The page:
What started as a job that Ham envisioned lasting a few years until she figured out what her "real career" would be has transformed into a fulfilling 32-year career. After getting her foot in the door with Hannaford, Ham has worked for the same company (which has seen multiple acquisitions) throughout her tenure.
This is especially uncommon today, when it is typical for people to jump from one job to the next. But in her extensive career with what is today the Ahold Delhaize group, Ham has never settled into one role for very long either.
"I've had multiple careers inside of one company, and I've certainly never been bored," said Ham. "Just when I thought I was getting good at something, I was presented with another opportunity to learn and grow."
As an avid and constant learner, Ham has held perhaps as many roles within the supermarket world as the number of years that she's worked in the industry. In fact, it is Ham's very desire to learn that led her to Hannaford in the first place.
"It was an opportunity to be in a training program where I would learn every job from the ground up, and it was very intriguing to me to understand all of the elements of a business that I would be expected to lead at a certain point," said Ham.
From starting out working retail for Hannaford in Portland, Maine, to transferring to merchandising, Ham was a leader every step of the way in her early career. It didn't take long for others to recognize it, being named the manager of a Hannaford store within three years of working there. While in that role, Ham was asked to serve on a group that, looking back, propelled her to where she is today.
"I was part of a group that was asked to figure out how we could leverage our information as a competitive advantage for us," said Ham.
In other words, Ham, who served as the committee's retail representative, along with four other team members, were tasked with finding a way to establish common metrics among the Hannaford stores to streamline how business was conducted, analyzed, and valued. A lot of what this involved was uncharted territory for the industry, but for her, it was just another opportunity to learn.
"I learned a lot about the whole company and the industry strategically, but also about the details of the organization and IT. At the same time, obviously, I also experienced how to transform an organization," said Ham. "This was a major change inside of how we worked, looked at our business, and evaluated our business, and so I was proud to be a part of that team."
The change that Ham helped institute was so large that when the company needed someone to help extend this change to the merchandising department, Ham was asked to lead the effort. Not surprisingly, she rose to the occasion again, so much so that when Hannaford began to expand south, Ham made the move with the chain to help instill this same culture in the business's new market.
"We were entering five new markets in the southeast, and it was a new part of our organization, something that was exciting, something that was de novo, and quite frankly, very different than what we were used to in the northeast," said Ham. "So I raised my hand and said, 'I'd love to go down and help build something new down there.'"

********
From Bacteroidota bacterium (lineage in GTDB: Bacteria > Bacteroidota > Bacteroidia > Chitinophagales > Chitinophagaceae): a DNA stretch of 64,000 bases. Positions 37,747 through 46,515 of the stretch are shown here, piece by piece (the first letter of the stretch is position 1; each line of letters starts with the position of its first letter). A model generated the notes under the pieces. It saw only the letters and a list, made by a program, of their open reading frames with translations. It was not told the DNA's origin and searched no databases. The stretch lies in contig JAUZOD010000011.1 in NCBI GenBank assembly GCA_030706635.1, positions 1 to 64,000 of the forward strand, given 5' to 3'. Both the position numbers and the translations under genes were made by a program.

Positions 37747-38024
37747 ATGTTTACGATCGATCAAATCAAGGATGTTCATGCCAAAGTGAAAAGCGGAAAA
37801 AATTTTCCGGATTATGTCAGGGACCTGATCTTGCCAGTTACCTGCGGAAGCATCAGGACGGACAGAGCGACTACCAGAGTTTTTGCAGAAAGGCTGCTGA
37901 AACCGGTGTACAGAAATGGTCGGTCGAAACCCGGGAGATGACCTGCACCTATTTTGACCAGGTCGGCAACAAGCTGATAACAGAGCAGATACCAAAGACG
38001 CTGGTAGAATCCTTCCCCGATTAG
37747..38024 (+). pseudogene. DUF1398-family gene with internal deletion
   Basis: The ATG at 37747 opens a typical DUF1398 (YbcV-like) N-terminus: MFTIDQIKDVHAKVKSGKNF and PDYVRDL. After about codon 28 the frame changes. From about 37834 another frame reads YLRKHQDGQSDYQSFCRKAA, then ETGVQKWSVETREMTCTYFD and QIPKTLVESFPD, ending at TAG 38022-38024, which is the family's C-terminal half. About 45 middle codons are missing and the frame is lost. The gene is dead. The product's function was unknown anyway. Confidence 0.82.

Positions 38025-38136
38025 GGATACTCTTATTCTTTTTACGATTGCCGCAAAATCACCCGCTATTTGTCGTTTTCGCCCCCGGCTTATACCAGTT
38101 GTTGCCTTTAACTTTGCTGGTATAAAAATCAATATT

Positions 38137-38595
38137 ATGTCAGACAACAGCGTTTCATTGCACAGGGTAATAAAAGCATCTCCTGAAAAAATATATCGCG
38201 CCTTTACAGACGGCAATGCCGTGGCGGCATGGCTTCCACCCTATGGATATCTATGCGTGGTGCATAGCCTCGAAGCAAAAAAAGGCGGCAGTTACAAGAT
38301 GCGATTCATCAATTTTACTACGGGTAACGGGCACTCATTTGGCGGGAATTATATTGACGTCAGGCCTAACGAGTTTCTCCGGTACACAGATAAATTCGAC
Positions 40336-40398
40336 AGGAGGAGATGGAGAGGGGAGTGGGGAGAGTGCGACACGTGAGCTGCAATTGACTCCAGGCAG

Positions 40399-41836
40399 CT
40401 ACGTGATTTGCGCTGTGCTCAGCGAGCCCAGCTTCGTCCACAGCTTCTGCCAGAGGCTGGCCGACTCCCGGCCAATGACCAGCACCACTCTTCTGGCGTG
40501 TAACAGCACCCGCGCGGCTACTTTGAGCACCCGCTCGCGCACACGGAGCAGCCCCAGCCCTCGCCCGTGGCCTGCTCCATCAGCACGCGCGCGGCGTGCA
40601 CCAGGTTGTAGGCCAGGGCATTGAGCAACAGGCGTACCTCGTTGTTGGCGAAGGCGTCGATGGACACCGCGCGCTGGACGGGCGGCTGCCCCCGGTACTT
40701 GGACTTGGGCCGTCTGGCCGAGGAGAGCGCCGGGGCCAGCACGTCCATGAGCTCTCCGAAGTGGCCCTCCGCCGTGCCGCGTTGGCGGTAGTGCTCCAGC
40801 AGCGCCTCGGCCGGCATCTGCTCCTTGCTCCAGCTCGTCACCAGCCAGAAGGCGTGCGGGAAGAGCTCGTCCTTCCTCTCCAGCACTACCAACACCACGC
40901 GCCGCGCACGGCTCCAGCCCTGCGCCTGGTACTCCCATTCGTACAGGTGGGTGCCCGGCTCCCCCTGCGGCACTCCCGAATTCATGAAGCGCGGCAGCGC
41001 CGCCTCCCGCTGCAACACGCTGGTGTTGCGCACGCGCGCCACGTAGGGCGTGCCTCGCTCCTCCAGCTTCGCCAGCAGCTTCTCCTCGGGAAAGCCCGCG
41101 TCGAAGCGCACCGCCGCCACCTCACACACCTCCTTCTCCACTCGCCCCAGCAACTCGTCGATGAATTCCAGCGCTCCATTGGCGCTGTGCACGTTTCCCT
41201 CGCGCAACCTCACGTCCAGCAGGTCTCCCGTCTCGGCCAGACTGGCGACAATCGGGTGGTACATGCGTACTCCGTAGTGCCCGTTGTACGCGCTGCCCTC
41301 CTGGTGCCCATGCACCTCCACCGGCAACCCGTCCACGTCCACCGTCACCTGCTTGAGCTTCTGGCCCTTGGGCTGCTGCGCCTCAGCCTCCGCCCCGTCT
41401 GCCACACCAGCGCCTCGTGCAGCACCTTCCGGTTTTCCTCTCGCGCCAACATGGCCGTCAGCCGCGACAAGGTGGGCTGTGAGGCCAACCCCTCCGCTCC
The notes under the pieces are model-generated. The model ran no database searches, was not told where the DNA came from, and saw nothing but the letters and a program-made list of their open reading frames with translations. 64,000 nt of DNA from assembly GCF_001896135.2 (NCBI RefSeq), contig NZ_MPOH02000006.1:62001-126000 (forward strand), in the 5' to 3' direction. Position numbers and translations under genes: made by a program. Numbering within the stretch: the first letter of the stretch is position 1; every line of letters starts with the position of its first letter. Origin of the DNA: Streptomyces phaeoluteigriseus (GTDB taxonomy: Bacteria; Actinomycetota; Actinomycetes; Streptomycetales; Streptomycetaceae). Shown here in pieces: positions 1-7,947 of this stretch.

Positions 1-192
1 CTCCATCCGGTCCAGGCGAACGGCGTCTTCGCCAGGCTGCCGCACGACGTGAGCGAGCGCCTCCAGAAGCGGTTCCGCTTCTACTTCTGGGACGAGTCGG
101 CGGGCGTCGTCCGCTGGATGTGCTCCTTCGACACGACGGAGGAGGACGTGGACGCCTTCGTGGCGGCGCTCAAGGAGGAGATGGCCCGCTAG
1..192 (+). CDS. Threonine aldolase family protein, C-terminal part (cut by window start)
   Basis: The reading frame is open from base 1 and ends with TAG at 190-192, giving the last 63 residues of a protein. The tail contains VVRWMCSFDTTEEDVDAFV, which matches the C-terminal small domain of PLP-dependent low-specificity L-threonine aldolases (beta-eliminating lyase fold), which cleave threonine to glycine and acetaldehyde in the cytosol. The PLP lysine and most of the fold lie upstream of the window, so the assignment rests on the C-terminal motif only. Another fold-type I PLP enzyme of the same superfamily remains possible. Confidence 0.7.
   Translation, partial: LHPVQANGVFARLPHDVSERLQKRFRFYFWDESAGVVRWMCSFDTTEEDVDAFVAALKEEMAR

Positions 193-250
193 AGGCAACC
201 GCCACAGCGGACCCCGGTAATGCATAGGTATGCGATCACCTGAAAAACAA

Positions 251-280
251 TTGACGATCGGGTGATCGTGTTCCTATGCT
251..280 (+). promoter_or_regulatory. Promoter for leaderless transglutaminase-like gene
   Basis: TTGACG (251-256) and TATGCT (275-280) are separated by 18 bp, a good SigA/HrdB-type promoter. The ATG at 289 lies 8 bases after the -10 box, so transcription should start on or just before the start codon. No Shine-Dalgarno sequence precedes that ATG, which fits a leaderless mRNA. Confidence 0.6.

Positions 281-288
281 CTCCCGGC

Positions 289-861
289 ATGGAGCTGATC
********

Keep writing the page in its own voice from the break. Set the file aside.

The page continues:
That's exactly what Ham did. Flash forward to today, and Ham still lives in the south, now serving as the current President of Food Lion. She oversees more than 1,000 grocery stores across 10 states and leads over 77,000 associates. She's truly worked her way up the ladder, instituting positive change one chain, one store, and even one department at a time.
Ham's leadership ability, paired with her inherent will to learn, are two primary factors that have fueled her to where she is today. A four-year letterman and captain of Cornell's swimming and diving team in her senior campaign, Ham had these same traits when she hit the water for the Big Red. She excelled in multiple events, but particularly the 200 butterfly, in which she held the fourth-fastest time in school history upon graduation. Her constant desire to get better while simultaneously bringing the best out of those around her is what makes her such an invaluable team member, both then and today.
"Meg was always a hard-driven, goal-oriented person with a tremendous positive attitude," said Joe Lucia, former women's swimming head coach and who coached Ham during her senior season at Cornell.
"She is a true leader of any team she has been on, and her leadership style and drive is exhibited today in her profession," Lucia said.
Ham continues to be the epitome of a leader today, and similar to her days in the Cornell pool, it's the people around her that inspire her to do so.
"For me, today, still, the people who I work with is what I love most about my job, and I've always had a close connection with people who I swam with," said Ham. "I had lots of other friends, but the time you spend in the water with those folks, you make some pretty strong friends for a lifetime."
From training in a Hannaford store all the way up to the President of Food Lion, Ham has practically done it all within the supermarket industry. Even back to her Cornell swimming and diving days, two things have stayed the same – she's always been a leader and she's always wanted to grow. For Ham, that won't change anytime soon.
"There is always something to learn, and that innate curiosity, that innate desire to learn and be better, I've just always had it," said Ham. "Why does someone swim for 15 years? You just want to get better."
Header image: Meg Miller Ham '88 graduated with a degree in applied economics and is now the president of Food Lion. Photo courtesy of Food Lion.
Lauren Simpson is the assistant director of athletic communications at Cornell University Athletics & Physical Education.
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